Monday, January 11, 2010

What is Underwriting and How does It Affect my Loan?

When you apply for a mortgage loan, the success of your application depends on underwriting. Underwriting is the process used to decide whether to accept or reject a loan application. It is also used to qualify a borrower for a loan program. Qualifying for a loan is not an all-or nothing scenario. A borrower may be rejected for the least expensive loan, but approved for a higher-risk, more expensive loan.

There has been a major change in the underwriting process in the past decade. Today, fewer and fewer people do the actual underwriting— instead, it is done by computers. This is called automated underwriting. As the name implies, a machine (rather than a person) does the work, and approves or rejects the application. Somewhat surprisingly, this has been a major benefit to many borrowers. It turns out that it is much tougher to get approved by a person than by a machine. The computer has been programmed in most instances to be much more forgiving for problems with credit, income, and debt than were the human underwriters. And, the computer does not worry about losing its job if it approves too many bad loans.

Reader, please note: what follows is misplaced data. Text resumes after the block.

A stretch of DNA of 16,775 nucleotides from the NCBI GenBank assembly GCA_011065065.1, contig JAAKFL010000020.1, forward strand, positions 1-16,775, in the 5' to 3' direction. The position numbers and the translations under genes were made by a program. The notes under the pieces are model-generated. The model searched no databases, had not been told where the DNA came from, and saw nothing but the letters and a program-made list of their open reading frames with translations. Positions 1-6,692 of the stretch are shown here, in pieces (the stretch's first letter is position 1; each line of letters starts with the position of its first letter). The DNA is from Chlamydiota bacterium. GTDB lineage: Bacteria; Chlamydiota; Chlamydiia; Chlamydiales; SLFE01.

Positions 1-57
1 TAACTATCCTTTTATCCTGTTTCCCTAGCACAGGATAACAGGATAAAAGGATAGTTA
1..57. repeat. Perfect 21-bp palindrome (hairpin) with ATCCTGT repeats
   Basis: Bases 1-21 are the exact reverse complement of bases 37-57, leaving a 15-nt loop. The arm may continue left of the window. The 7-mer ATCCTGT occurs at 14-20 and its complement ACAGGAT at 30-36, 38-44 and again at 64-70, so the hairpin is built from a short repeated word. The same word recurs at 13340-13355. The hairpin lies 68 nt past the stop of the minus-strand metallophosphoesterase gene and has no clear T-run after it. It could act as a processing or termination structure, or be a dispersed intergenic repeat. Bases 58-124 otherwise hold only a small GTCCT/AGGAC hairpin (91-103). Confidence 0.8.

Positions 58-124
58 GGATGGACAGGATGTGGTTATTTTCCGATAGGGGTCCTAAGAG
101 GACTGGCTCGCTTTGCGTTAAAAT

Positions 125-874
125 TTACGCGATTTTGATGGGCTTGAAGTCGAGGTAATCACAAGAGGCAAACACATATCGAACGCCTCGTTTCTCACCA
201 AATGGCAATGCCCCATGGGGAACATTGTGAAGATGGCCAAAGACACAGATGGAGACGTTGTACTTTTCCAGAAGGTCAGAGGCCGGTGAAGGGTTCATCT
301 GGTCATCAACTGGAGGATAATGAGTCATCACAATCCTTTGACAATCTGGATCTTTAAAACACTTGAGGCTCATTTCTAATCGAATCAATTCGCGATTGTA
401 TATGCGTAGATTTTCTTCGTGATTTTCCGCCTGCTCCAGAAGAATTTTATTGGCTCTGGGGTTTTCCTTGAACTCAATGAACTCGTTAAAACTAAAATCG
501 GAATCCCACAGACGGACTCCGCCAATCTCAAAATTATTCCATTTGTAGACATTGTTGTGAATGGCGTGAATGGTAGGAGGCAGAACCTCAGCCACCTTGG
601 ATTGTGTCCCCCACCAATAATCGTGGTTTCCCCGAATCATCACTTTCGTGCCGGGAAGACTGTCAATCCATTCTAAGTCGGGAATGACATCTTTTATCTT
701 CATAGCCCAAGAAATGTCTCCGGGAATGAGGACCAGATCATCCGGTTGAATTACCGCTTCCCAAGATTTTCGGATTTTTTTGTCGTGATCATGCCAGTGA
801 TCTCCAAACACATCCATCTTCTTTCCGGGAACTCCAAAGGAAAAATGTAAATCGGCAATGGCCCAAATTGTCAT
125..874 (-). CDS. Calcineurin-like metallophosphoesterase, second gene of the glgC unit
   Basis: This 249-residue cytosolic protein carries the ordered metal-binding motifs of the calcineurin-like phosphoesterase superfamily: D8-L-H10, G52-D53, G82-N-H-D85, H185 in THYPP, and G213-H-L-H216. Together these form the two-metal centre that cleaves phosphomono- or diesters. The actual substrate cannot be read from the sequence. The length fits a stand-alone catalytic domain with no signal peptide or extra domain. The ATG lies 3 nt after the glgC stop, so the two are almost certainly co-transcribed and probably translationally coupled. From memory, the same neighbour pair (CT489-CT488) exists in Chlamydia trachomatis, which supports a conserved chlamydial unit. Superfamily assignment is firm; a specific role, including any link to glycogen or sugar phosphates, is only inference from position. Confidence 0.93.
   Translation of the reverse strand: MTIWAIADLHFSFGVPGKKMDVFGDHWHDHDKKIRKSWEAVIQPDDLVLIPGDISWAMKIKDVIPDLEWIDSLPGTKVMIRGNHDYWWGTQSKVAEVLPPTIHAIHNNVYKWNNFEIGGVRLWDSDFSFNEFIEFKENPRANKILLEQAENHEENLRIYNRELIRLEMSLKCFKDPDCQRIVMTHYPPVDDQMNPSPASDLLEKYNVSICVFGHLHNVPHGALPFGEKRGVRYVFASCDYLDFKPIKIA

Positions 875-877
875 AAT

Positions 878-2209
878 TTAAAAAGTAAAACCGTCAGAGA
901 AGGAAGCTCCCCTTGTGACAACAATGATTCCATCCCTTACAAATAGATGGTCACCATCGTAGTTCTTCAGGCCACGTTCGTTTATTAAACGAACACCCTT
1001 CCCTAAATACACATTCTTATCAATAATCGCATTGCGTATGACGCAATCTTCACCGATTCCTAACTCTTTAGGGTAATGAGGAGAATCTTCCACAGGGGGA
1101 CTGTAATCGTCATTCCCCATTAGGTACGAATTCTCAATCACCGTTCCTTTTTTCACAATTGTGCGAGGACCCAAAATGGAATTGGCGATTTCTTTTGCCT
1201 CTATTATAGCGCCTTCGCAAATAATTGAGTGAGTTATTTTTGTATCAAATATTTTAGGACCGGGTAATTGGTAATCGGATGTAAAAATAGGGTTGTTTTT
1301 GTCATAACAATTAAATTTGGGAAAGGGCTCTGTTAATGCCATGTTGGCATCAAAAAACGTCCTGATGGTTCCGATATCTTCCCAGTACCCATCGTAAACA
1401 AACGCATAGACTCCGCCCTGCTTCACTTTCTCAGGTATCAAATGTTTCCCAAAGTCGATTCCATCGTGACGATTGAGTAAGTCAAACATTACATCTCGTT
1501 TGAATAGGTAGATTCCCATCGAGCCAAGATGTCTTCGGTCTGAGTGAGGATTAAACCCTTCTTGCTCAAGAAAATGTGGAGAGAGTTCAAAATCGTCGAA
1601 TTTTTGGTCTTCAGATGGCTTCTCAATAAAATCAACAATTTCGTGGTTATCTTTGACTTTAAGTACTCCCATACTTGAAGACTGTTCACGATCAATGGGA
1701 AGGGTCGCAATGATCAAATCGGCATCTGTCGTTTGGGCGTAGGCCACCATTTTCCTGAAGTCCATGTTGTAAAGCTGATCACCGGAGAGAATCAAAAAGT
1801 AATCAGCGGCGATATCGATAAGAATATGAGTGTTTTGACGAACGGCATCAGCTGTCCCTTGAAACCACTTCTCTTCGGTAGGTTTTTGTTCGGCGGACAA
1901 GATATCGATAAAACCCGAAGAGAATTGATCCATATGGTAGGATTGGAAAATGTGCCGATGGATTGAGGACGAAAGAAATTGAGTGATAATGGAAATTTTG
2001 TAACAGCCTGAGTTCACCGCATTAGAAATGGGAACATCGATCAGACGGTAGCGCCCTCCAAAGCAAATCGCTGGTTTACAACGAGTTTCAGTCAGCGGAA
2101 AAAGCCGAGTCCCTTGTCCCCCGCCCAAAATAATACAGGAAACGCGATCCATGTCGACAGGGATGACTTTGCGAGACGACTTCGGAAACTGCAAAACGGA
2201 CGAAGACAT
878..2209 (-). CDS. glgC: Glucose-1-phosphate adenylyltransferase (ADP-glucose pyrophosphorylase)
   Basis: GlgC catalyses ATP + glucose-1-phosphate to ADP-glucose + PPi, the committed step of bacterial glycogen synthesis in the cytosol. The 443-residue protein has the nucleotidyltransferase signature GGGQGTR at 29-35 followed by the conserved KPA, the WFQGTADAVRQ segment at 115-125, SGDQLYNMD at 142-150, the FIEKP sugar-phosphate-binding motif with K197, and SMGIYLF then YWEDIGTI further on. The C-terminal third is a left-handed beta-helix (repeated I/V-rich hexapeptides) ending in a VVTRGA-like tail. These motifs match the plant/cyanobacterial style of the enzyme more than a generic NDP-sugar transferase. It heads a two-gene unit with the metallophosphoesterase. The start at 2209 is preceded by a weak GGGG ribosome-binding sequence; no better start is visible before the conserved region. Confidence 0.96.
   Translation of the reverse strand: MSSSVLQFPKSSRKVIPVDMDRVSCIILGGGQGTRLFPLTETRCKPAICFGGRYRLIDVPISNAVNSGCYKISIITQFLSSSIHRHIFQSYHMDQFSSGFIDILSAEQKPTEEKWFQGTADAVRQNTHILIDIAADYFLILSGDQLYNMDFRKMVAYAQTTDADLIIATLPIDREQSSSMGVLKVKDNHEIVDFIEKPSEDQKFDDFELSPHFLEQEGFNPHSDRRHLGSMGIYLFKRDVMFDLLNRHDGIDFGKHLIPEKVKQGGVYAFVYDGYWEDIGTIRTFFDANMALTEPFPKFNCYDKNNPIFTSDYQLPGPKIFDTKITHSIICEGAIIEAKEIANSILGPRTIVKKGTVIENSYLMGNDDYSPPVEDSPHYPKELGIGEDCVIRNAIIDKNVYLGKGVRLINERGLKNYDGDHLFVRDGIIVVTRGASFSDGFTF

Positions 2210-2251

Regardless of whether a person or computer is actually doing the underwriting, there are three major factors that are considered in the underwriting process:

1. credit history;
2. income-to-debt comparison; and,
3. property value-to-loan comparison (down payment).

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